study("VWAP Bands") points = input(0.150), env = points, upperband = vwap+env, lowerband = vwap-env overlay = true plot(upperband,linewidth=1,style=cross,color=blue) plot(lowerband,linewidth=1,style=cross,color=yellow) plot(vwap+(env*2),style=cross,linewidth=1,color=blue) plot(vwap-(env*2),style=cross,linewidth=1,color=yellow) plot(vwap,style=cross,linewidth=1,color=fuchsia)
If you do like my approach, then recommend the Points one mentioned below as well. This is good for people who trade the same instrument mainly so that you can set the distance between the bands by precise amounts which you know, so they are more helpful for calculating risk-reward values. Also, they quickly reveal if the market is more wide or more narrow ranging, whereas dynamically adjusting indicators all tend to look the same no matter what market conditions there are.
That said, I myself only use the Volume Profile indicators (which you have to pay for). They include Value Area bands (like Bollinger Bands), and a dynamic Point of Control which, in combination with the Vwap (and/or a Weekly and Monthly Vwap also available on this site) is really all you need (no oscillators, moving averages) etc.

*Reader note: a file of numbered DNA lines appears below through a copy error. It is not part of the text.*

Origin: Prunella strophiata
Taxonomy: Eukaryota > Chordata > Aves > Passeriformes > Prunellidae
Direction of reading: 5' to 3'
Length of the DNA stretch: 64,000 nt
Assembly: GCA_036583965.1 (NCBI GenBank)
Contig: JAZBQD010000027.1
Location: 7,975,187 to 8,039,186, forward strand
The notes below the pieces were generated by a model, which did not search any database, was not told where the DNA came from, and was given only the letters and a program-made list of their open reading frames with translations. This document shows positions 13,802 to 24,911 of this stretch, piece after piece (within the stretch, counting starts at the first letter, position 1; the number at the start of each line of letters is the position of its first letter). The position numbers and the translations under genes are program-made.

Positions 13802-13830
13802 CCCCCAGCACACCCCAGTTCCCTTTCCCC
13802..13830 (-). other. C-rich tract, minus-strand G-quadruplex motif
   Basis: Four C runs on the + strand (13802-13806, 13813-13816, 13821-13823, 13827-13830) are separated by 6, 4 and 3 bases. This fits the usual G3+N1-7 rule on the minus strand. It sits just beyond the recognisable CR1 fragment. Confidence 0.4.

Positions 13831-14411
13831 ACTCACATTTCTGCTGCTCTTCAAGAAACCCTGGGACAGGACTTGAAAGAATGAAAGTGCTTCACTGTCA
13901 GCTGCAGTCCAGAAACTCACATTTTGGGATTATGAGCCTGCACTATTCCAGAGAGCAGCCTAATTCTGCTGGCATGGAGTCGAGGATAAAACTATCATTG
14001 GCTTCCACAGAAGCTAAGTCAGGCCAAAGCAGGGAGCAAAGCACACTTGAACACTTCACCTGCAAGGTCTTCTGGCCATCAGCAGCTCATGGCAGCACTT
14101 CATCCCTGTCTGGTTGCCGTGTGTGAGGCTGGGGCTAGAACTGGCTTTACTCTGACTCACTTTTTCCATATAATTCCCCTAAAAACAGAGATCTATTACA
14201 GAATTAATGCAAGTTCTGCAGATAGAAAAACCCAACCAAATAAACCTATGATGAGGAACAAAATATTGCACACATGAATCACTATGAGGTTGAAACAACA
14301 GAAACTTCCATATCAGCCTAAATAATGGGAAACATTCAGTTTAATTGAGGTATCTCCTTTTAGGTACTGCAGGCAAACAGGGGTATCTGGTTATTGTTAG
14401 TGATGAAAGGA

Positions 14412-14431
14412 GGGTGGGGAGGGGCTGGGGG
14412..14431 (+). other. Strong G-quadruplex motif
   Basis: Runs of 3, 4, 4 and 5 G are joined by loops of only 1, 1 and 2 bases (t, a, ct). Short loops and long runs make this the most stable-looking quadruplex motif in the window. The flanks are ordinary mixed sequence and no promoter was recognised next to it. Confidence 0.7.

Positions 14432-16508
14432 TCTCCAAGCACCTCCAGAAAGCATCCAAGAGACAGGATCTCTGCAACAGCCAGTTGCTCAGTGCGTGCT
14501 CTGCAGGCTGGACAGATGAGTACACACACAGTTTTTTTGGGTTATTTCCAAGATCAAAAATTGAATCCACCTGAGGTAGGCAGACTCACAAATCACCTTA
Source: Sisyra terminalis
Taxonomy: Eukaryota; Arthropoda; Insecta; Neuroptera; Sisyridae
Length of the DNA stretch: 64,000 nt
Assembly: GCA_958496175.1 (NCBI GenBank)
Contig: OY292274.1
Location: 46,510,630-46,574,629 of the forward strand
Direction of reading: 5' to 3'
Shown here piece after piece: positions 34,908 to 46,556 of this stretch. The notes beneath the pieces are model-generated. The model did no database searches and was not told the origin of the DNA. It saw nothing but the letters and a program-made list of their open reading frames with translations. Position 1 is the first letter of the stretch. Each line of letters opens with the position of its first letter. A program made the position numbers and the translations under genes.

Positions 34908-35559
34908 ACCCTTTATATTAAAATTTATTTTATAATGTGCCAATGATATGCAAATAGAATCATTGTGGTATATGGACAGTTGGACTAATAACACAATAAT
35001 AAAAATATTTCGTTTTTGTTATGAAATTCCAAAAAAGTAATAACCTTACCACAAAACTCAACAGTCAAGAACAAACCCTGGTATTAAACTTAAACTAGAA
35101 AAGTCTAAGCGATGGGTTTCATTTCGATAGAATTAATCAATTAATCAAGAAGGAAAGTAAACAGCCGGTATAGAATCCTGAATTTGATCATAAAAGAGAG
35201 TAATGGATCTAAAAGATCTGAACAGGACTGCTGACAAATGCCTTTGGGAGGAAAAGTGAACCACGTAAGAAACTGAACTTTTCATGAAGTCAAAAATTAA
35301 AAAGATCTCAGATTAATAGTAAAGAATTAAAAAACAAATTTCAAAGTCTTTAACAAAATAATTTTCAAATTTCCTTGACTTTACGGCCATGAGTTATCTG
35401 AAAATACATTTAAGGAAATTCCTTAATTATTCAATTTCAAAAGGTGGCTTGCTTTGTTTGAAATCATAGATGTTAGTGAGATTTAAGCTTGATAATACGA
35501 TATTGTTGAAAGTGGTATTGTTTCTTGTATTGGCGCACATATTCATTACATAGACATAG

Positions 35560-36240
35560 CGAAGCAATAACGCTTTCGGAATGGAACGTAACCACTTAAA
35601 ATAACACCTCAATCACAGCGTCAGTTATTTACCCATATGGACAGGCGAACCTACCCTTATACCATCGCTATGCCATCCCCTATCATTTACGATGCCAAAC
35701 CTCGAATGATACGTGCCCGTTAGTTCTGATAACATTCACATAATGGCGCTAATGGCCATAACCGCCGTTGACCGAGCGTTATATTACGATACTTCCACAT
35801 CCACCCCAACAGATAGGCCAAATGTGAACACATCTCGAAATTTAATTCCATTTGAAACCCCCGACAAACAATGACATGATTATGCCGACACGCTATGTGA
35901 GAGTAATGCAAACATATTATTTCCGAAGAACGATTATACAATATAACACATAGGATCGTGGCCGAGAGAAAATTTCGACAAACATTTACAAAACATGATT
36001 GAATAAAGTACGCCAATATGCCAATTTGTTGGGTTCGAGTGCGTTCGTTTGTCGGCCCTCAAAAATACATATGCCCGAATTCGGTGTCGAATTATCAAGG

Of course, you don't really need anything except the price action. But the Volume Profile information overlaid on the price action I find extremely helpful in seeing clearly if you are in trending or rangebound situation and in either case where the most likely support and resistance levels are going to be next if it goes up or down, which is very helpful for setting targets and/or levels to add into a position.
The main intention behind this indicator is twofold:
1. To give snapshot reading of market type: up day, down day, traderange day, wide day, narrow day.
2. To provide entry and exit levels for simple day-trades anticipating a return to the VWAP or oscillating above/below it, so the bands provide clear levels with point values to make it easier to visually see risk-reward with any contemplated entries/stops/profit targets.